Eleventh hour TubePort rumors

On the eve of Apple’s 12 September 2006 iPod announcement, Gizmodo posted a raw rumor about a supposed TubePort device. There are some things about the rumor that bother me (inconsistent tone, somewhat implausible product name), but at the core of it, it holds some plausible premises…

TubePort. A $99 2-piece set that includes a dongle that connects via USB to your mac, and another dongle that connects via included HD cables or regular Component cables to your TV. The movie is accessed on your Mac via an iDisk-like storage component hosted by Apple.

I don’t necessarily agree with the idea of a wireless bridge to a television — I would rather buy a thin-Mac set-top-box — but I can see how the product concept/price point would work for other Mac/PC owners and early adopters. Is this a way of selling pre-802.11n hardware without calling it so? Might it operate in the 5GHz band so as to not interfere with existing 802.11g hardware?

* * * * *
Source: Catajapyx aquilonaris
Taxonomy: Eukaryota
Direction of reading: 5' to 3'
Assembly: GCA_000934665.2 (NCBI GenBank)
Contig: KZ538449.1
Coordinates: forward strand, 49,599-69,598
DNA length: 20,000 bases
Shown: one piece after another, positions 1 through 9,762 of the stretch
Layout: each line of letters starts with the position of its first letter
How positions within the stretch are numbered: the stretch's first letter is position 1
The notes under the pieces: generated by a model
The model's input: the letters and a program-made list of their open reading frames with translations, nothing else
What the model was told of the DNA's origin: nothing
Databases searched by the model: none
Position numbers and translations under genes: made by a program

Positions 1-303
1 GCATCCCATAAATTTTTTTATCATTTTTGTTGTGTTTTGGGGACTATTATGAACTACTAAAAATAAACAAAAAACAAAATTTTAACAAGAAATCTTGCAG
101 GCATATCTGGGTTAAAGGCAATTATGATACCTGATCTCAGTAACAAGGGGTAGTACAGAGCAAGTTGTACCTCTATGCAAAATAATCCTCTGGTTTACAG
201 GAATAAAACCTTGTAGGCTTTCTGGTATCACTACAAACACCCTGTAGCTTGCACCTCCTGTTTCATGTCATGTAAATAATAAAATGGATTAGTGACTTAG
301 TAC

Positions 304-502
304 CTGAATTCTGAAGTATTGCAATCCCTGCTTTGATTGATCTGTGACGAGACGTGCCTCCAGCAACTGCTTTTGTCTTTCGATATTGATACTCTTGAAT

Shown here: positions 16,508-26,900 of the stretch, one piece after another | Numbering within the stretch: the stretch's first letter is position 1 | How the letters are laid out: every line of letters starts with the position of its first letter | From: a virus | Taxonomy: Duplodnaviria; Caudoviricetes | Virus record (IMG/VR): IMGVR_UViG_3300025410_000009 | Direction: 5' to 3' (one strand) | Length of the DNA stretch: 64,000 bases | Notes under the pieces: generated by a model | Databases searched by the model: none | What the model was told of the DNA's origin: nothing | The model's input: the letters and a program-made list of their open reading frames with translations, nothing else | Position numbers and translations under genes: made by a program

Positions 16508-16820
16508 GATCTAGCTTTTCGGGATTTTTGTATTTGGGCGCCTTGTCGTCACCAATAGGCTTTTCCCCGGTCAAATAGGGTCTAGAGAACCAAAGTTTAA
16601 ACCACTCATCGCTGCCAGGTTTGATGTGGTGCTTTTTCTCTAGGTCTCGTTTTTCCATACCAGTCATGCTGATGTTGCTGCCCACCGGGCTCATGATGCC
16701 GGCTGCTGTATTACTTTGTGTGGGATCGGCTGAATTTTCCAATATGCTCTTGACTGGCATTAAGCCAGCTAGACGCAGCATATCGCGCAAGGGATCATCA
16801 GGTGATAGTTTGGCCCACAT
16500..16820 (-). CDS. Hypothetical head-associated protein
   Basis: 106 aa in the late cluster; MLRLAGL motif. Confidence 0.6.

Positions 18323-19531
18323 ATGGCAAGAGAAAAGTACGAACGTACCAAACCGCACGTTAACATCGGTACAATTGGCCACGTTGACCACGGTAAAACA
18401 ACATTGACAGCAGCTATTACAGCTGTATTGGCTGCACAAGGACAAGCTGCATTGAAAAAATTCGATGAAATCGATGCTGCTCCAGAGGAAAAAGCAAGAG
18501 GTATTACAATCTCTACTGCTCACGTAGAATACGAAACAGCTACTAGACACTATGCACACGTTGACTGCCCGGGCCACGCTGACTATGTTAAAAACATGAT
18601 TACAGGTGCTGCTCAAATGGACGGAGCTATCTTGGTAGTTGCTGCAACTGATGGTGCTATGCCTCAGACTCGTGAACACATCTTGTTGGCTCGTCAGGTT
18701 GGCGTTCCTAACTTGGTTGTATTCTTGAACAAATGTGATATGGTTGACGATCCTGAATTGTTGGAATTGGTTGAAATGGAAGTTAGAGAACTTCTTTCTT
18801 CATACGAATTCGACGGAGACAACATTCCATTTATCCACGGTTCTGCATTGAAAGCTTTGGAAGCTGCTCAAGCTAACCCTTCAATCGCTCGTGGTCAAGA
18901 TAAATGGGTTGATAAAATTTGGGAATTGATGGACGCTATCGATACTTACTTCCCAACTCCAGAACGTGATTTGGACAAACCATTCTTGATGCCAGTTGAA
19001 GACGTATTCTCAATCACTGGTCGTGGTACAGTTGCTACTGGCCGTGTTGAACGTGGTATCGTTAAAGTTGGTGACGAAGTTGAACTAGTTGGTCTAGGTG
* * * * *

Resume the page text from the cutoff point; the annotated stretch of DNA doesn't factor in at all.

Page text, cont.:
I had wondered how Apple would get the macroblock processing count on the iPods to a level where it might compete with “DVD quality.” Minimal “HD quality” would be 1600 macroblocks (480p), up from the 300 (H.264) or 900 (plain MPEG-4) that people have been dealing with for the past year. Splitting between a mobile version and a high-quality version makes a certain amount of sense, as portable and HD requirements diverge rapidly.

I’ve also mused on streaming video within the iTunes architecture. In a comment reply to my MacOSXHints post, I wondered how Apple could make it one-click easy. That implies shipping video with embedded hint tracks ready to go, and hooking into the sleeping giant of QuickTime’s Streaming architecture. As I showed in the hint, the architecture is all there.

So what might we speculate from this speculative rumor? Apple wants to use darwin streaming server, presumably embedded into iTunes 7.0, to stream over pre-N hardware to a dedicated video player. Sounds plausible. Plausible doesn’t make it true, though.